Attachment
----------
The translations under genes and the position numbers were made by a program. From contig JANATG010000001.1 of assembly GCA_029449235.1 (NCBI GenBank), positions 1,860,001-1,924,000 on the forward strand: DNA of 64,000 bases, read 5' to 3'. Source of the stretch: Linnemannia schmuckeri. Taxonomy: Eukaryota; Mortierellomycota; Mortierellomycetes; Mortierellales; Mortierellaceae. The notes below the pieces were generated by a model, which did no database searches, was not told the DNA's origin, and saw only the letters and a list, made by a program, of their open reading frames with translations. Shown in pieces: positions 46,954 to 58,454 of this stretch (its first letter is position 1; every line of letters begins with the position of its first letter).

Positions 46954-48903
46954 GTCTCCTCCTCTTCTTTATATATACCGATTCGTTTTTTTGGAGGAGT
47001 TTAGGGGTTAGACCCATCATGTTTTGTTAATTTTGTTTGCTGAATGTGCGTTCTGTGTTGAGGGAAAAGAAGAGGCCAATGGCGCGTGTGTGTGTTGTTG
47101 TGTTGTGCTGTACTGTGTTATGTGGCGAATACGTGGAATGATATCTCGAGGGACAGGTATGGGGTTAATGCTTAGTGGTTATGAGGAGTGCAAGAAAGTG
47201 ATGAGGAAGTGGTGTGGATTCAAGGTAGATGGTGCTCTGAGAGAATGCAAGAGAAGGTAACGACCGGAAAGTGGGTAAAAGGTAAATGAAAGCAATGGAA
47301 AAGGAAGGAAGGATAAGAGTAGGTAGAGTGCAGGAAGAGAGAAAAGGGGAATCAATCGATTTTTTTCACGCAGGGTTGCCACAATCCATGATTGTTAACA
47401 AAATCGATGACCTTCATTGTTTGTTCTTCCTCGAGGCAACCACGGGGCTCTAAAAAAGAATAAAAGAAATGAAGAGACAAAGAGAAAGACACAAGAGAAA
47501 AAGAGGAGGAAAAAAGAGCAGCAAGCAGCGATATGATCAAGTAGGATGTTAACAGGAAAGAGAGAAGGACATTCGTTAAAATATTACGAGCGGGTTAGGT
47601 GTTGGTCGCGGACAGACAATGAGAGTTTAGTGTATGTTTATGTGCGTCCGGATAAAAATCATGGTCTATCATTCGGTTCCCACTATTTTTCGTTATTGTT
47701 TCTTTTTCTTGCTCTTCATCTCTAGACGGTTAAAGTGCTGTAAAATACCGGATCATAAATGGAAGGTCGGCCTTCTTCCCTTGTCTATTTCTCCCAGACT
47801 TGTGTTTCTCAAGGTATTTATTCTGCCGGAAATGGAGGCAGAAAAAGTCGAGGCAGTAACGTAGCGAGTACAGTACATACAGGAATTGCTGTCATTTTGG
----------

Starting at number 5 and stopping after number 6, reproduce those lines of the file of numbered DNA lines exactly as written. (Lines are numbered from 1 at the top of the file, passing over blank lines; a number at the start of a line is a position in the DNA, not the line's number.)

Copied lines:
47101 TGTTGTGCTGTACTGTGTTATGTGGCGAATACGTGGAATGATATCTCGAGGGACAGGTATGGGGTTAATGCTTAGTGGTTATGAGGAGTGCAAGAAAGTG
47201 ATGAGGAAGTGGTGTGGATTCAAGGTAGATGGTGCTCTGAGAGAATGCAAGAGAAGGTAACGACCGGAAAGTGGGTAAAAGGTAAATGAAAGCAATGGAA